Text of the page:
Local Stories

Rebuilding Ruins

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Job growth, as well as environmental improvements, are the rewards from properly utilizing these grants.

HICKORY, NC – Sept. 2016

We see them; derelict, vacant buildings, representing the ruins of Hickory’s past. Although weathered and aged, even with the gloom that comes with an abandoned building, there’s pride and hometown spirit felt by remembering the hard work that made Hickory a booming manufacturing town.

Too often, these structures are overlooked for new development and businesses. It can be more cost efficient for businesses to start from scratch, rather than utilizing what exists.

The Environmental Protection Agency (EPA) offers grants that can ease the cost of assessing properties to determine if they are suitable for reuse. Known as brownfields, these properties may contain contaminants or pollutants, leftover from previous occupants that could possibly make reuse unsafe or require significant clean-up.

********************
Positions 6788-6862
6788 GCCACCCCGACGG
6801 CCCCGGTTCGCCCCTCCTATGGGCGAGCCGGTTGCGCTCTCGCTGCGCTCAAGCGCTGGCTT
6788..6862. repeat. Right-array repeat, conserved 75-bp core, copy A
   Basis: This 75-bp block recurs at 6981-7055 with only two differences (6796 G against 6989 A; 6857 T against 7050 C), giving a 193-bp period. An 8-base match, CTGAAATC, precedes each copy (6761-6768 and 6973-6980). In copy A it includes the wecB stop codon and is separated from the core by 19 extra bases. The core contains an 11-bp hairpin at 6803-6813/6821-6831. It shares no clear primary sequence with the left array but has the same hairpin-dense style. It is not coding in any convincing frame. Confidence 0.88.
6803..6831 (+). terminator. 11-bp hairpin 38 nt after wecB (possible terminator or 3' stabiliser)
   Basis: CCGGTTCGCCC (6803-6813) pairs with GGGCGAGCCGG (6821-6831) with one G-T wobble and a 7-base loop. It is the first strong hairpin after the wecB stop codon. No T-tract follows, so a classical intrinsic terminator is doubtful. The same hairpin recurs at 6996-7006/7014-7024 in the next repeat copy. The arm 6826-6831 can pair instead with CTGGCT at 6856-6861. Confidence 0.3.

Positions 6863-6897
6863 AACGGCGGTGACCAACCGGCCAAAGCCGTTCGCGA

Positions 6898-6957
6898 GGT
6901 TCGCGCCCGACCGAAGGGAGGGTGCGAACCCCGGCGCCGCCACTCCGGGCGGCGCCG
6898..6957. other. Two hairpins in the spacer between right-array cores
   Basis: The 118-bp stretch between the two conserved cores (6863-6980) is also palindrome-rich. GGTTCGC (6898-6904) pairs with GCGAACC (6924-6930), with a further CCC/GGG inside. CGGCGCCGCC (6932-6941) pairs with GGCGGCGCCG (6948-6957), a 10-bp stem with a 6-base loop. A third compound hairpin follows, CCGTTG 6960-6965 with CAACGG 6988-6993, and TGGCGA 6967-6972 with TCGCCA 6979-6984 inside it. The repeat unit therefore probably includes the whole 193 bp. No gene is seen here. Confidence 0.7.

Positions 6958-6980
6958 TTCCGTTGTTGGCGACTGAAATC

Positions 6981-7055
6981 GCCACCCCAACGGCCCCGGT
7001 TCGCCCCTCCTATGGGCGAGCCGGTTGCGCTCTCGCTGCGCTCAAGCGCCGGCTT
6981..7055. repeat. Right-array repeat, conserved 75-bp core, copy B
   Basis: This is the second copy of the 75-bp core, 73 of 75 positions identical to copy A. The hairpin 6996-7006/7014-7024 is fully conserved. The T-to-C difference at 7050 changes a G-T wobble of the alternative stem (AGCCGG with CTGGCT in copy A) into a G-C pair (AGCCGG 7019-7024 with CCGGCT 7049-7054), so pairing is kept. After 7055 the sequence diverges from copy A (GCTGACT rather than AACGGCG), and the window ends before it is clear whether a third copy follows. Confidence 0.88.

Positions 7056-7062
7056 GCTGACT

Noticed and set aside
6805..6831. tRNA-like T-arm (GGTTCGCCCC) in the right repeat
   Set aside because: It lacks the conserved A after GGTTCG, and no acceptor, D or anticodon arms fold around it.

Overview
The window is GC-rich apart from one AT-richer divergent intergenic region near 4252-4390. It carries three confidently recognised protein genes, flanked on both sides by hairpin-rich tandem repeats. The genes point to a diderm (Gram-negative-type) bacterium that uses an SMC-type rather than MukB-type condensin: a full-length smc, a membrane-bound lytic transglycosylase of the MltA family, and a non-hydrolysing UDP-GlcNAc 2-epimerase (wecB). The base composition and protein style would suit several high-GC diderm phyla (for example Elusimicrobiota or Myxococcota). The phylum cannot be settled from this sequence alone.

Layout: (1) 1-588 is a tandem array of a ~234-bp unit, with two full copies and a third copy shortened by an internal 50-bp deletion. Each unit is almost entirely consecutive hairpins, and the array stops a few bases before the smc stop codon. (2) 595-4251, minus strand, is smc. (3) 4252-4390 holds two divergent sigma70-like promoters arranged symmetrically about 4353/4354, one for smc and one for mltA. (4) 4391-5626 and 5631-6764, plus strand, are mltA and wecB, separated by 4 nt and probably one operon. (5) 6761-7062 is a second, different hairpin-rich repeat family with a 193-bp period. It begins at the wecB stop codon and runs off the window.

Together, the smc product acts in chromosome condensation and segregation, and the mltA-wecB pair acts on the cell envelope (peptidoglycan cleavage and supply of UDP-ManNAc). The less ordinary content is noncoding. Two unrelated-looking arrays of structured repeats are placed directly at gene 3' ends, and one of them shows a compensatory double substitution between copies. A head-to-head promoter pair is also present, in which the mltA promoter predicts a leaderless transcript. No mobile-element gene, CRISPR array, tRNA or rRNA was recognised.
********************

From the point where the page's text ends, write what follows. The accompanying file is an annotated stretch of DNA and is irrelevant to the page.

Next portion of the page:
The City of Hickory has been a recipient of four Community Wide Brownfields Assessment Grants, since 2007, totaling $800,000. In 2015, Hickory was again chosen as a recipient; one of only 20 in the nation and the only city in North Carolina. The City created a Brownfield Advisory Committee, made up of citizens and community members, to ensure the funds were used in the most efficient manner.

To date, approximately 40 properties have been assessed, with over 100 identified.

Properties like the former Piedmont Wagon, Moretz Mill, Simmons Hosiery, Hollar Hosiery, and Lyerly Mill sites have resulted in public/private partnerships that led to property restoration, preservation of Hickory’s history, and millions of dollars invested into Hickory’s future.

Job growth, as well as environmental improvements, are the rewards from properly utilizing these grants. Many new companies and businesses are occupying these spaces now.

Revitalizing and repurposing these properties for modern use is transforming Hickory’s economy and helping create jobs. It’s binding the past to the future, crafting a new Hickory with new industry, while acknowledging the roots from which Hickory has grown.